Ian McKellen plays Norman, the hard-pressed dresser for Anthony Hopkins’ Sir in the Starz presentation, The Dresser.
During a Nazi bombing, a small theatre company is about to live up to the old saying, the show must go on, with their nightly performance of King Lear. Only Sir, their Lear has wandered off – leaving his dresser, Norman, in a bit of a quandry because even if Sir arrives in time to go on, he might not be all there.
The Dresser premieres on Starz on Maonday, May 30th (9/8C). For more, follow the jump.
Ian McKellen and Anthony Hopkins star in Starz’s first made for television movie, The Dresser – which tells the story of one fateful night, backstage in a small regional theatre during World War II as a troupe of touring actors stages a production of Shakespeare’s King Lear.
The Dresser will premiere on Monday, May 30th (9/8C). Check out the new trailer following the jump.
Sherlock Holmes is one of the most enduring characters in all of fiction. His ability to solve every problem (save for one, according to the Holmes canon) via a combination of knowledge and observation, and the logical extrapolations thereof, plus his acerbic no nonsense attitude make him far more intriguing than most fallible fictional characters and pretty much all other infallible ones.
So it is odd that Mr. Holmes, a film dealing with the character long after he’s retired to his country home and bees, should be so satisfying.
MR. HOLMES is a new twist on the world’s most famous detective. 1947, an aging Sherlock Holmes (Ian McKellen) returns from a journey to Japan, where, in search of a rare plant with powerful restorative qualities, he has witnessed the devastation of nuclear warfare.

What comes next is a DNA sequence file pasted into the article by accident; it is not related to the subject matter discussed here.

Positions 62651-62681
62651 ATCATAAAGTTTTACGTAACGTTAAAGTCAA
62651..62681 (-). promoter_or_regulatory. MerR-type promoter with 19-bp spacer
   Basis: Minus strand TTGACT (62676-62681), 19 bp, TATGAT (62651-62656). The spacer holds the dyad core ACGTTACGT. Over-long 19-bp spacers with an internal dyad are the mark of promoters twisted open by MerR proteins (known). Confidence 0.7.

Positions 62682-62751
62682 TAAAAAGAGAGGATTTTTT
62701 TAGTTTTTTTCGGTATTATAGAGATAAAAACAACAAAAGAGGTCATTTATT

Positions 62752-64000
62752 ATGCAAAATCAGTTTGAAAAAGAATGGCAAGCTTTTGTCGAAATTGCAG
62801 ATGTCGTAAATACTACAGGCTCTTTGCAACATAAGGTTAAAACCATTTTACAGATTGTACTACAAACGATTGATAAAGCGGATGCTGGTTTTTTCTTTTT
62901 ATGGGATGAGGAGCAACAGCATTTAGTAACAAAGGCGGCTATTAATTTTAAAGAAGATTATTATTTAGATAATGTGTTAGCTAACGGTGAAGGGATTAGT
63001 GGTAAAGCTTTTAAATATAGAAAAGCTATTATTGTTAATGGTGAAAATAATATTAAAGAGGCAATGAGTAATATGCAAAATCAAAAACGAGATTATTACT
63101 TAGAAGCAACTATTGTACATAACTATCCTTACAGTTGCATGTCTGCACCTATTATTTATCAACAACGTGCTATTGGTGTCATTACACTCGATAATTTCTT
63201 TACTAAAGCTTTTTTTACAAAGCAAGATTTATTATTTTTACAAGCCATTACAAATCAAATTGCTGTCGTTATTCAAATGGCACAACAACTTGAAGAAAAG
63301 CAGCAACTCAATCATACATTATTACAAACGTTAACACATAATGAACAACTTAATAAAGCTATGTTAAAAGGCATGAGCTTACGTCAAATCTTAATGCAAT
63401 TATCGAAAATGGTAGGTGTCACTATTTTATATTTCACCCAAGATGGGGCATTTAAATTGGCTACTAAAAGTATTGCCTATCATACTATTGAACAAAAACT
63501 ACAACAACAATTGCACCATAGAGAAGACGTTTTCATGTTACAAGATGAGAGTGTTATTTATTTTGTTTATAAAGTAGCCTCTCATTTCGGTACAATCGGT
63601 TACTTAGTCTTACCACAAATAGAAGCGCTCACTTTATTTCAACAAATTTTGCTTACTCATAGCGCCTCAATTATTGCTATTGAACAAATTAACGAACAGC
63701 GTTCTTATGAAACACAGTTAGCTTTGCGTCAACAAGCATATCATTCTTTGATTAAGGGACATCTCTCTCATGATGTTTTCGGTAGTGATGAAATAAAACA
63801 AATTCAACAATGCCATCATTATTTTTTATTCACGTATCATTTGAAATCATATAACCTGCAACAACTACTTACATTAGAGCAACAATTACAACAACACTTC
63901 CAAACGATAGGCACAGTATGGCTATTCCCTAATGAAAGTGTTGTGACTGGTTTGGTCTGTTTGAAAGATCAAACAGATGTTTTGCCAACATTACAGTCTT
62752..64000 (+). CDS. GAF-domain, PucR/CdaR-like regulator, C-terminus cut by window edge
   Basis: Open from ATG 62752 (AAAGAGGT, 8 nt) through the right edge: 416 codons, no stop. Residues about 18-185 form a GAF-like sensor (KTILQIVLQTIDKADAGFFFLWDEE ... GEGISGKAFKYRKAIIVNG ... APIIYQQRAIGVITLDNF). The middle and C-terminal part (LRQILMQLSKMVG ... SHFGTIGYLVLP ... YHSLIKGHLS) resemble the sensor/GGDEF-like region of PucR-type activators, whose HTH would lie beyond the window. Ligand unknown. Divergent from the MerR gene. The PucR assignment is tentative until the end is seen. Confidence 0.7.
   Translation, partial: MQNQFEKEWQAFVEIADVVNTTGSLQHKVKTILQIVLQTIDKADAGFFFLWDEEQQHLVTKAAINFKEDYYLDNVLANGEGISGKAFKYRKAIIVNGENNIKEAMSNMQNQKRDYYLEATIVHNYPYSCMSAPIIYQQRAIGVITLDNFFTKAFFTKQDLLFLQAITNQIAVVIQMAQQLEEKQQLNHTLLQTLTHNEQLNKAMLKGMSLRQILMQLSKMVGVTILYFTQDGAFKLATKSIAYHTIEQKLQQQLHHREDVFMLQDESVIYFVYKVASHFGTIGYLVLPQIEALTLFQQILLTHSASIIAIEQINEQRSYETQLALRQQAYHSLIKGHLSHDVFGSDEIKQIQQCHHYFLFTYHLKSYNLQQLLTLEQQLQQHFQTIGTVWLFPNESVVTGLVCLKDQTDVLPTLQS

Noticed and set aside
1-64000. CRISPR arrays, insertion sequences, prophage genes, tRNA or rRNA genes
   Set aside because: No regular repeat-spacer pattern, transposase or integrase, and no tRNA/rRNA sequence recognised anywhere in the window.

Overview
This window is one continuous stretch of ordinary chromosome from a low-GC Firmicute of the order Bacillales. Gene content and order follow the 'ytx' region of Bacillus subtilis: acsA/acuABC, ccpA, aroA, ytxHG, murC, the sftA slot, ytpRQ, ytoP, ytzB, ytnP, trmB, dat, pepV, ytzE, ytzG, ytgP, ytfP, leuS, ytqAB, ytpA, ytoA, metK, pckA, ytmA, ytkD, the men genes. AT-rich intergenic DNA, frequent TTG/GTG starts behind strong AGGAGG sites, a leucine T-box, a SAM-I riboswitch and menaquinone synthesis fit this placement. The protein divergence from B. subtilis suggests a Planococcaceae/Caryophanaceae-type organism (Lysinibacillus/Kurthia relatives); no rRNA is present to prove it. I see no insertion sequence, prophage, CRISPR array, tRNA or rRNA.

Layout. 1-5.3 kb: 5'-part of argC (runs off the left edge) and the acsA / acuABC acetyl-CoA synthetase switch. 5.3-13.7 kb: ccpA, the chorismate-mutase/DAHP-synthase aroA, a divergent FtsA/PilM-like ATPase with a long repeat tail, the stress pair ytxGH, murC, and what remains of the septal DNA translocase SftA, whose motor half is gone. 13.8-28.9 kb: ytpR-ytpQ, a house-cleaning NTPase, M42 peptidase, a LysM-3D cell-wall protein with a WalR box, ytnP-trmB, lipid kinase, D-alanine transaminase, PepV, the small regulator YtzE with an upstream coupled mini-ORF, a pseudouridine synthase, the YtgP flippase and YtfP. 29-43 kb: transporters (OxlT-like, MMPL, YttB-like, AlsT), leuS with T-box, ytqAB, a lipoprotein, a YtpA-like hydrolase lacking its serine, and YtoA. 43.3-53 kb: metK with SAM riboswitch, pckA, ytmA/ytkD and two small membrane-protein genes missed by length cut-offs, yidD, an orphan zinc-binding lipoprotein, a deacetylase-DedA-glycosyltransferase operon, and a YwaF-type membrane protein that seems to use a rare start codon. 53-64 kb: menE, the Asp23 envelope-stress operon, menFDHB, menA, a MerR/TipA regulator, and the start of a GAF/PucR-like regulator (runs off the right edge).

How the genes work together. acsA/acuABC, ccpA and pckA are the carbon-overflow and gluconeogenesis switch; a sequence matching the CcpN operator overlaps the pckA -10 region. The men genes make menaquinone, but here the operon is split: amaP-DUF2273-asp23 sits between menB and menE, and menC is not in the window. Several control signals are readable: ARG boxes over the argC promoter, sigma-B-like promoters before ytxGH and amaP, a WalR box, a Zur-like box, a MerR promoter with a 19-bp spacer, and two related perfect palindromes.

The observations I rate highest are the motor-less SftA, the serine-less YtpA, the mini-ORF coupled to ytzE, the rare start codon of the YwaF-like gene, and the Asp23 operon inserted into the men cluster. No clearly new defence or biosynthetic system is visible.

Production has begun on the Starz/BBC Co-Production of The Dresser – one of the great plays about life in the theater. The Dresser stars, Anthony Hopkins and Ian McKellen, are working together for the first time.
The Dresser takes place during one night during WWII. Bombs are falling but a certain theater company is anxious for another reason. They are putting on King Lear and Sir, the actor/manager who is playing Lear, is nowhere to be found! It falls to his dresser, Norman, to find him and get him ready before curtain.
No premiere date has been set at present. for more, follow the jump.
After a tonally confused beginning and terrific middle episode filled with all kinds of invention, The Hobbit: The Battle of the Five Armies brings Peter Jackson’s six-movie Tolkien binge to close with a rousing mid-point finale that both wraps up the story and sets the stage for the Lord of the Rings trilogy quite nicely.
Take the rosters of the first X-Men trilogy and X-Men: First Class and stick them in a movie and, you’d think, the result would be an overstuffed mess. You’d be wrong. Simon Kinberg’s script for X-Men: Days of Future Past takes the storyline from the fan favorite comics, rejigs them a tad and creates a far sleeker story than you would expect for a 131-minute movie. Then Bryan Singer takes that script and translates it into a movie where you actually care about the characters – plus fights and explosions and stuff!
Peter Jackson’s The Hobbit: An Unexpected Journey melds the slender Tolkien children’s novel and material from the appendices of The Lord of the Rings to create a movie that is not quite as dark as his brilliant LOTR Trilogy, or anywhere near as whimsically delightful as The Hobbit, Or There and Back Again. It comes across as LOTR Lite.